Employees establish more psychological bonding with the organization when adopt organizational virtuousness and perform beyond the assigned tasks that optimizes organization performance. When employees perceive that their organizations carry virtuousness, they feel gratitude and exhibit behavior that benefit the entire organization. Employees perception about organization virtuousness stimulates them to exhibit organization citizenship behavior (Rego et al., 2012). They are likely to compliance with values that they perceive (internalize) in the organization and develop positive behavior that optimize employees sense of identification with organization with positive word of mouth and efforts in addition to loyalty and trust (Dutton et al., 1994). When employees consider that they are performing significant and consequential duties in their organization, then they exert their self (spiritually, emotionally, cognitively, and psychologically) towards the organization and perform their duties as mission rather than a simple Job by exhibiting efficacious behaviors, enhance commitment and organizational citizenship behavior (Podsakoff et al., 2000; Wright & Cropanzano, 2004). Virtuous climate in organization establish a sense of attraction and commitment towards supervisors, managers and leaders demonstrating virtuous behaviors. It enables employees to compliance with and display those behaviors that facilitate their virtuous leaders to achieve their goals and make them able to consistently opt positive attitude and behavior (Cameron et al., 2004). After the comprehensive literature review the third hypothesis is proposed.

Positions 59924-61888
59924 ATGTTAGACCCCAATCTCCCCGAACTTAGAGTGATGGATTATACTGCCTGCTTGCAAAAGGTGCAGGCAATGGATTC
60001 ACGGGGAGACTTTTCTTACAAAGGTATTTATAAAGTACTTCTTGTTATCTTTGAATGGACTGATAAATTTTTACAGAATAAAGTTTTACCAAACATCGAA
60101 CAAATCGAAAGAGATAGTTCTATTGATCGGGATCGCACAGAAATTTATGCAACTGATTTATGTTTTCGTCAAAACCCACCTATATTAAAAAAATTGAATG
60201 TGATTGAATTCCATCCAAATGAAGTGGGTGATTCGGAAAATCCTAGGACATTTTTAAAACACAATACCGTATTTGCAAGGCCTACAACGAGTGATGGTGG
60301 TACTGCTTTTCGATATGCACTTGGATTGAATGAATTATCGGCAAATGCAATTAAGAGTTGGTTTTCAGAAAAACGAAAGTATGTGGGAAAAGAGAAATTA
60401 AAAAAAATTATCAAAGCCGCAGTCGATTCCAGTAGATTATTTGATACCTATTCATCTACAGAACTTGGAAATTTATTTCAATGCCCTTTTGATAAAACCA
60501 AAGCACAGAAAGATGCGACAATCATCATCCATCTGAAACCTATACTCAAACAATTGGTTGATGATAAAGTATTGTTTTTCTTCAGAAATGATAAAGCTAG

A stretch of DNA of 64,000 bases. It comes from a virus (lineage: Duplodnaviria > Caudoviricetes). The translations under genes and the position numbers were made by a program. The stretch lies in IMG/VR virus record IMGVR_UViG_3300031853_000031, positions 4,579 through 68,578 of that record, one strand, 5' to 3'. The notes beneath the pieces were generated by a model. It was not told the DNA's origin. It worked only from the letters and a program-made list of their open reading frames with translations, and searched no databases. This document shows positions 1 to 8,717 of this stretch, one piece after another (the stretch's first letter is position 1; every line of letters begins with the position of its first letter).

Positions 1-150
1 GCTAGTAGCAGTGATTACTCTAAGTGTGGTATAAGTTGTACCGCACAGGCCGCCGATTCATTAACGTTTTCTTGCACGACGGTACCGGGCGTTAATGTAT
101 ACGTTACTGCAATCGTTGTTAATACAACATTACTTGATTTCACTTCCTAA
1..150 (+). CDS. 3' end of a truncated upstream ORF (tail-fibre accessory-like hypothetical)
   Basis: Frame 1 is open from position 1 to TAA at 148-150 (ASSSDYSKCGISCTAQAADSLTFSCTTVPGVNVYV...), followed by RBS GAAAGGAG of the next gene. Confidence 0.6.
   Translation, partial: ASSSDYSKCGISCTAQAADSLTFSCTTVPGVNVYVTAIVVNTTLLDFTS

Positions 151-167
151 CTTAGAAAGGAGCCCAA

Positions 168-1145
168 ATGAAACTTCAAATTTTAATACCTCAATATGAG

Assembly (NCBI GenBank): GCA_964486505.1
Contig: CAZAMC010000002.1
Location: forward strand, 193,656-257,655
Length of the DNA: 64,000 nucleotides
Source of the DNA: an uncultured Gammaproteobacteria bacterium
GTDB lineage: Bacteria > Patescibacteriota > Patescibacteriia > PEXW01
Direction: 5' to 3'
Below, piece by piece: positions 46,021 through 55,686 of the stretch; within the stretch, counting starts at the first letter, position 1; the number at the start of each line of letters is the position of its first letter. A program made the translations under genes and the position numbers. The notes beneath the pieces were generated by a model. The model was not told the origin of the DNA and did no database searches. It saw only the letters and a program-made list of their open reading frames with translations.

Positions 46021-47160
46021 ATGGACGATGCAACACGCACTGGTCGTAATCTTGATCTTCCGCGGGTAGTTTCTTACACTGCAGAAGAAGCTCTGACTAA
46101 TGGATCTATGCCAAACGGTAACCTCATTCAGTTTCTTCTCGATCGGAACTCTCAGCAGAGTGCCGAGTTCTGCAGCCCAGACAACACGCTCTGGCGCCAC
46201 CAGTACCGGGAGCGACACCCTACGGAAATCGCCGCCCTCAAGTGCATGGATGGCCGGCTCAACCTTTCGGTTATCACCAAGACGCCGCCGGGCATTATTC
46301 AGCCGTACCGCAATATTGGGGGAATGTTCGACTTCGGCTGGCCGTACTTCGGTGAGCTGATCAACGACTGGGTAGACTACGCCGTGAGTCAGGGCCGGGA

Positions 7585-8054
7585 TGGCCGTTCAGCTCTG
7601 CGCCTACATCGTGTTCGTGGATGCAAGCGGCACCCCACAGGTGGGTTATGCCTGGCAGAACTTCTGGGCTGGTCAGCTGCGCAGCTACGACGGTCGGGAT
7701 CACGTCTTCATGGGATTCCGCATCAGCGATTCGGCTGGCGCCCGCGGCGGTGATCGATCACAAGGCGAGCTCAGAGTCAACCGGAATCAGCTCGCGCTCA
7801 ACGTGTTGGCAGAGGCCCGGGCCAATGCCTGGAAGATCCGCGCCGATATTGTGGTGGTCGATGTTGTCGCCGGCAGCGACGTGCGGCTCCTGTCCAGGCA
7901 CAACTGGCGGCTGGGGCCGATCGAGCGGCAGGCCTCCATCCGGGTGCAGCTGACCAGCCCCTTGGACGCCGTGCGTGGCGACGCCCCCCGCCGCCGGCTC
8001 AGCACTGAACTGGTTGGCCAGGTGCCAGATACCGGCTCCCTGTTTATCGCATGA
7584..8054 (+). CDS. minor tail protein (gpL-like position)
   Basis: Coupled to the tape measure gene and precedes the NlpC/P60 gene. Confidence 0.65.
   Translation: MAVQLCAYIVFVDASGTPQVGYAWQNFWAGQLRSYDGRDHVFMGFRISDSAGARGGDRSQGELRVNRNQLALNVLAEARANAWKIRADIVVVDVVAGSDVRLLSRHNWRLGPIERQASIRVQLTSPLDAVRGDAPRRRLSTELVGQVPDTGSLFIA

H3 Employee perception of organization virtuousness is significantly related to OCB.
Cameron et al. (2004) define organization virtuousness as atmosphere where honesty, truthfulness, trustworthiness, integrity and humanity virtues are prevailed, flourished, developed, nurtured and disseminated at individual and collective levels. Authentic leaders exhibit resilience, optimism, hope and confidence in their behavior that enable followers to develop their self-determination and trustworthiness (Kyeremeh, Amoako & David, 2018; Avolio et al., 2018). Relationship between leadership authenticity and employee OCB through organization virtuousness is outgrowth from the fact that leadership authenticity harvests virtuous climate by acting as role model to excavate virtuous behaviors such as forgiveness, trustworthiness and compassion in the organization (Rego et al., 2012). This enable followers to formulate positive mutual relationships and a sense of trust across the business unit (Hirst et al., 2016). When authentic leadership guided by compassion and passion stimulates positive emotions within the work settings (Cole et al., 2008; Walumbwa et al., 2011; Avolio et al., 2018) and uplift employees performance level (Rego et al., 2012). Based on literature review fourth hypothesis is postulated.